Maximising yields from regional tipsters
One aspect of Napcheckers that I have found intriguing is the frequency of winning naps at local tracks by tipsters from regional papers. Was this, I wondered, a lucrative path to pursue, or would the trail lead nowhere? It was, of course, entirely possible that the results would show no discernible difference, or even a significant loss. Whatever the outcome, I was keen to find out.
As many Napcheckers will know, certain tipsters have outstanding records when following particular trainers – the result of astute information gathering and the knowledge of when and where particular trainers send their potential winners. It would also make sense to assume that localised information gathering could lead to profits as track characteristics and, perhaps, confidence seeping out of small stables regarding a charge’s chances would reach the local press representative.
To test out whether there was any validity to the local knowledge theory, I examined the records of seven tipsters from regionally-based papers featured in Napchecker, namely: The Western Morning News (covering Devon, Somerset and Dorset), the Daily Record and The Scotsman (covering Scotland), The Yorkshire Post and the Sheffield Star, and two Lancashire papers, the Oldham Evening Chronicle and the Blackpool Gazette. I looked at results from the start of 2017 up to and including 8 October.
With one striking exception, the results were patchy. They go some way to dispelling the generalisation that local knowledge is worth following blindly. Only two of the seven napsters showed a clear improvement on return on investment (ROI) when they advised naps at local courses. ROI is based on profit made (minus stake) divided by total amount staked. It offers a more reliable guide to profitability than, for example, strike-rates, which can be misleading as they do not reflect the odds, or stake size.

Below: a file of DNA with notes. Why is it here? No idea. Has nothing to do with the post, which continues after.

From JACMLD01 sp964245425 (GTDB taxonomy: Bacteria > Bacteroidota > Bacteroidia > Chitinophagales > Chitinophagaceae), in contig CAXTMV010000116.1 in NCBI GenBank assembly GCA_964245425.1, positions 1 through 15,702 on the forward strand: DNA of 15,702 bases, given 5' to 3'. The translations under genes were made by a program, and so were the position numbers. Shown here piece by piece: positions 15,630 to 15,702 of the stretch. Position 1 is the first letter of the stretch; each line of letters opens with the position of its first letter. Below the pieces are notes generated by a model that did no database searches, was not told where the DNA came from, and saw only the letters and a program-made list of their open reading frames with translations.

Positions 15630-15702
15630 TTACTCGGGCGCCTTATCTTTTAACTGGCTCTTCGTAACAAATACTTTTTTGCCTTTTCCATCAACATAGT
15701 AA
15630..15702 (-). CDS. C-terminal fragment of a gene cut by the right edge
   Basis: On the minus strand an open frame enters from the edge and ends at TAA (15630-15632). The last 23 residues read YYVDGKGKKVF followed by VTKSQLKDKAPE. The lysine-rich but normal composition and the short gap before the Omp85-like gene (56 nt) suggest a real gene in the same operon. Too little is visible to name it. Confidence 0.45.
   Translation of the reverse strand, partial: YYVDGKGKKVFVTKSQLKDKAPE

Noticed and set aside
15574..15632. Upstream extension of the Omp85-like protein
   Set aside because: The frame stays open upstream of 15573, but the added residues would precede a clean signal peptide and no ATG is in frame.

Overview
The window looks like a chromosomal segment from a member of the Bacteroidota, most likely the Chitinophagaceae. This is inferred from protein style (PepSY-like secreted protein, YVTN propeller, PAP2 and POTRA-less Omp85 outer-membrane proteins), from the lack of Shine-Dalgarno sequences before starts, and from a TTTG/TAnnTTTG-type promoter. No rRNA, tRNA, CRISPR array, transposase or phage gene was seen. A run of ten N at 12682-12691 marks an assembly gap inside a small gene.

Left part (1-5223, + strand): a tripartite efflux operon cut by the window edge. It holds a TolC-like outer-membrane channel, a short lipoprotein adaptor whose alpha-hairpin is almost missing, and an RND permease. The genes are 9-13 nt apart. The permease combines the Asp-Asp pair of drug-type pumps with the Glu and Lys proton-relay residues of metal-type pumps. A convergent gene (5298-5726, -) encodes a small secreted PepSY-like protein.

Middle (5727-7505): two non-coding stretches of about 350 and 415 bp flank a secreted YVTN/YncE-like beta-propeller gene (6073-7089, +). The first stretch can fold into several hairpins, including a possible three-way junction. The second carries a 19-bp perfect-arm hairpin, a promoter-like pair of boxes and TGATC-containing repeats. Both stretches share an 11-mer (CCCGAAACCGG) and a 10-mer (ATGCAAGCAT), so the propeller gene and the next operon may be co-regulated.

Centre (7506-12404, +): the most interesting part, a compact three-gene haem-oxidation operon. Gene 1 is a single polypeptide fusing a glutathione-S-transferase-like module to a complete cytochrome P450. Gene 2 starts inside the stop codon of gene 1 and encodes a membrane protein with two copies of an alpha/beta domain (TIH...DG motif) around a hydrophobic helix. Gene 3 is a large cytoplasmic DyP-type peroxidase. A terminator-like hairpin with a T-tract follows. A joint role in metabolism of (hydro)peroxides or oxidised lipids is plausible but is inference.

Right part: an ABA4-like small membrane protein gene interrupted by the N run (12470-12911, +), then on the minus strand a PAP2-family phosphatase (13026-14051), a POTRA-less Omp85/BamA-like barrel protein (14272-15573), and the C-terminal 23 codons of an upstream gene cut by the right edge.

The two napsters with improved ROIs were the Oldham Evening Chronicle and The Scotsman. The Blackpool Gazette’s ROI was roughly the same, while the Daily Record, The Yorkshire Post and the Sheffield Star all posted poorer ROI’s on local bets than on overall figures. The seventh napster, the Western Morning News was unusual in that they rarely advised local tips, despite covering an area with a number of tracks – more so, in fact, than both the Lancashire papers, whose catchment area included only Haydock (and, at a push, Cartmel and Aintree).
The most interesting results are those of The Scotsman. More than a quarter of their naps were for horses running at Scottish tracks and the results indicated that, in this case at least, there was something to say for following the local advice. ROI was significantly improved when compared to overall results, and there were few alarming losing sequences. More dramatic, however, was the record of naps at Perth. Eleven 2017 naps at Scone Park course yielded four winners (12/1, 12/1, 6/1 and 5/2) resulting in a 21.50-point profit and a remarkable ROI of 295%.
Of course, these figures could well be a one-off in the sense that future returns at Perth may not yield the same profits, but the point is that a little digging will unearth some gems. Napchecker can be used to identify sequences while they are happening. It may take a little bit of work, but who’s afraid of a little bit of toil if the rewards are there?
Date Published: 09/10/2017